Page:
Great Conversion Stories:

Great Conversion Stories:

Note:  Great Conversion Stories is a new feature in the alumni portal blog.  In this blog, alumnus John Janaro (’85), associate professor emeritus of theology at Christendom College, shares a great conversion story each month.  You can follow John Janaro’s blog at  The Conversion story is reprinted from the excellent Dominican monthly devotional magazine called Magnificat (  Young alumni (under 25) can get a discount on the Magnificat magazine by visiting

February 2018

Great Conversion Stories: Saint Cyprian of Carthage

John Janaro

The ancient Phoenician capital of Carthage was destroyed by the Romans at the end of the Punic Wars in 146 B.C. But the conquers built on its ruins a new city, which became the capital of the imperial province of Africa. Roman Carthage was a sophisticated place with great wealth and prestigious civil institutions by the time Thascius Cyprianus was born there around the year A.D. 200.

We know a lot about Cyprian as bishop, martyr, and important Latin Church Father, but not much about his pre-Christian life. His deacon and biographer, Pontius, and Cyprian himself give only a few details, but what they reveal is significant, and gives us some sense of the way that faith was often communicated in the early Church.
Cyprian came from a prominent pagan family, and became a public official and a leading citizen of Carthage. He was a man of wealth and status, accustomed to a life of luxury, expensive ornamental clothing, the finest food, and the pursuit of political ambition. Cyprian tells us that he had “grown old” in his habits (he was probably over forty years old at the time of his baptism). Something happened that changed him from a rich, decadent, middle-aged Roman magistrate to a fiery apostle for Jesus Christ and the Church who was willing to endure privations and dangers, and ultimately to give his life for his faith.

The grace of this remarkable conversion came through the ordinary circumstances of a human companionship. While immersed in all his busy affairs, Cyprian met a Christian named Cecilius, who accompanied him in friendship and bore witness to Jesus in a compelling manner. Cecilius was a priest who also had a wife and family. What we know indicates that he and Cyprian developed a warm, familiar friendship over time. On his deathbed Cecilius entrusted his wife and children to the care of Cyprian, which shows the level of trust and esteem that they had for each other.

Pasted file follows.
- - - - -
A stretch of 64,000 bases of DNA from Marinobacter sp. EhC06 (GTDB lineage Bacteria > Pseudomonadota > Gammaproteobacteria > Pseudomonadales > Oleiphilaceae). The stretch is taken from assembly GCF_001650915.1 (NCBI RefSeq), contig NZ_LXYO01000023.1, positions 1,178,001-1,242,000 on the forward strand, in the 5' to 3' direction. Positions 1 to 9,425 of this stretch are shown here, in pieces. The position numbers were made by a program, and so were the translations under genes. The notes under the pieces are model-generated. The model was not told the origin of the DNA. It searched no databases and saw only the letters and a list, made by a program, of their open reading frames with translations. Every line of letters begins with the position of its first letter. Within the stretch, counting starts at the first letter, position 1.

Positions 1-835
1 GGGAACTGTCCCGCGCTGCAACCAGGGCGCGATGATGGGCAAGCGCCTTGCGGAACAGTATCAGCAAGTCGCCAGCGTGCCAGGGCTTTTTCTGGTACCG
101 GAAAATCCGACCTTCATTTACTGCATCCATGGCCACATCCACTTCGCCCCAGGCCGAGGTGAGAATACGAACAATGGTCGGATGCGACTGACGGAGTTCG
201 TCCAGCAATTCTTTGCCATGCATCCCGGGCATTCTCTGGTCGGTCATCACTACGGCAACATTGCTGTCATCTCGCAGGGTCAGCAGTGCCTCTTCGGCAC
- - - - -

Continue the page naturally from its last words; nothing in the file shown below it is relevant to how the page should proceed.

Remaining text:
Cecilius was clearly a man who was accessible to someone like Thascius Cyprianus, a public figure in the pagan Carthage of the 3rd century. He opened his heart and his home to Cyprian, who found within this hospitality the possibility for a new way of life. Cyprian tells us that he was greatly attracted by this life, but at first it seemed impossible for someone like him to change from his selfish, ambitious, indulgent lifestyle. With the help of Cecilius, however, Cyprian studied the Scriptures, and the attraction of Christ won his heart. While still a catechumen, he committed himself to chastity (a significant change from his former ways). He also sold his extensive properties and gave the money to the poor.

In all this, Cecilius (along with his household) was such a companion, support, and inspiration, that Cyprian took his friend’s name at the baptismal font on Easter of the year 246. Thascius Cecilius Cyprianus – Saint Cyprian – was destined to lead the Church in Carthage through a dark and terrible persecution. He accomplished all of his labors as bishop, martyr, and Church Father in the remaining twelve years of his life. Cyprian’s conversion is a striking example of the person-to-person evangelization of Late Antiquity. In his life, an encounter with Christ and the Church through a human friendship bore abundant fruit.

John Janaro is associate professor emeritus of theology at Christendom College, and author of Never Give Up: My Life and God’s Mercy (Servant Books). He blogs at

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